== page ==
Jockeys in California are wearing plastic safety visors to protect their faces from harsh kickback as racing at Santa Anita continues despite the track’s surface problems.
The shields, which fit over the riders’ goggles and look similar to the visor portion of a motorcycle helmet, have been adopted by several members of the Southern California colony and are being manufactured as quickly as possible, said Jockeys’ Guild representative Darrell Haire.
“We’re going the extra yard for management, trying to work with them and ride because we know they’re in a tight spot,” said Haire. “At the same time, we need to protect these jockeys.”
Garrett Gomez, the leading candidate for the 2007 Eclipse Award for Outstanding Jockey, said he began wearing a shield because harsh kickback from the surface increased after coarse sand was mixed into the Cushion Track in December. The sand was mixed in as management attempted to remedy the track's drainage problems.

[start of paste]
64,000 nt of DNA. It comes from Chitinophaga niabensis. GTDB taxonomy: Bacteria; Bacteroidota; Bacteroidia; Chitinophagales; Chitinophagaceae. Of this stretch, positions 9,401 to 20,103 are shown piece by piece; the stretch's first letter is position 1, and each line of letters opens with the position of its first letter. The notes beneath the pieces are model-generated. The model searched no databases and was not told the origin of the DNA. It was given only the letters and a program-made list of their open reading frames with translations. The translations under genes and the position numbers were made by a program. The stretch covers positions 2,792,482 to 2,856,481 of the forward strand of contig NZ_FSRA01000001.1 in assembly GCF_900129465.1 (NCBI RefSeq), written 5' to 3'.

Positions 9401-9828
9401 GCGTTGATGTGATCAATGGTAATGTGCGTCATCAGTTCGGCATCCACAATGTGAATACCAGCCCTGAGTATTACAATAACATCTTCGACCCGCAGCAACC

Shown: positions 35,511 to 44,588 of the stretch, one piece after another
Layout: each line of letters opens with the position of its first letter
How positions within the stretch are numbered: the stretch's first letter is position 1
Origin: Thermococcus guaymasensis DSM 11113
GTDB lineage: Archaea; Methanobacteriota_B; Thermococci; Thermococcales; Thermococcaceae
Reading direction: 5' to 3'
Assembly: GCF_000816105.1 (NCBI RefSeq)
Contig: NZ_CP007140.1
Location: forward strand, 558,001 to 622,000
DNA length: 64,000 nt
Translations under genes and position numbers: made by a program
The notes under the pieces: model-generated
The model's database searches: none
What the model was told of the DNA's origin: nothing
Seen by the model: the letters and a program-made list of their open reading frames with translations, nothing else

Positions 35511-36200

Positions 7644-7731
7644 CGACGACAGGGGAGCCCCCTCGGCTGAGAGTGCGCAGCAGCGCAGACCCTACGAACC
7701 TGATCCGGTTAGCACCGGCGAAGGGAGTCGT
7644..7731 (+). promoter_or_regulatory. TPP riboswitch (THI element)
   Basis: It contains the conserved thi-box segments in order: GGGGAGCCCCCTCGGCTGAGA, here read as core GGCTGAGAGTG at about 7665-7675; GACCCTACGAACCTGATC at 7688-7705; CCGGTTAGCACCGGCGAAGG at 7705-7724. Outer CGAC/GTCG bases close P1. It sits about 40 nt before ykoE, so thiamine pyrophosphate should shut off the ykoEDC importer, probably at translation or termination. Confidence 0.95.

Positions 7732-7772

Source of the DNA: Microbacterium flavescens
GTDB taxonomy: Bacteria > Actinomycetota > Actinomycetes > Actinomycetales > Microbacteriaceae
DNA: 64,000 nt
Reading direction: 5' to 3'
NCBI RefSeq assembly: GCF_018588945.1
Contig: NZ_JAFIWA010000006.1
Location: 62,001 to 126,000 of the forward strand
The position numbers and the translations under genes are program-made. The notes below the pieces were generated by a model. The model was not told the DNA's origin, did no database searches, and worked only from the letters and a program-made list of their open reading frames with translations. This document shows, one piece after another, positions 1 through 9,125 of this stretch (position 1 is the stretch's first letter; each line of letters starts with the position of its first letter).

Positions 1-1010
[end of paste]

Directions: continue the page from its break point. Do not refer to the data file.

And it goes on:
“They’ve got a lot of coarse sand and rocks in the track, and we need something to protect our faces,” said Gomez. “The sand stings."
Some horses are reluctant to run into the stinging kickback as well, he said.
Riders like Hall of Fame member Mike Smith and George Woolfe Award winner Jon Court are using the shields, and others are adopting the practice as additional shields become available. The plastic with which to make the shields is difficult to obtain, said a valet working at Santa Anita.
Jockeys at various tracks have been known to use similar measures when clods of dirt were kicking back, but this is the first time on record that such measures have had to be employed at Santa Anita.
“This is the first time I’ve really seen this kind of shield,” said Haire. “It’s kind of a quick-fix situation.”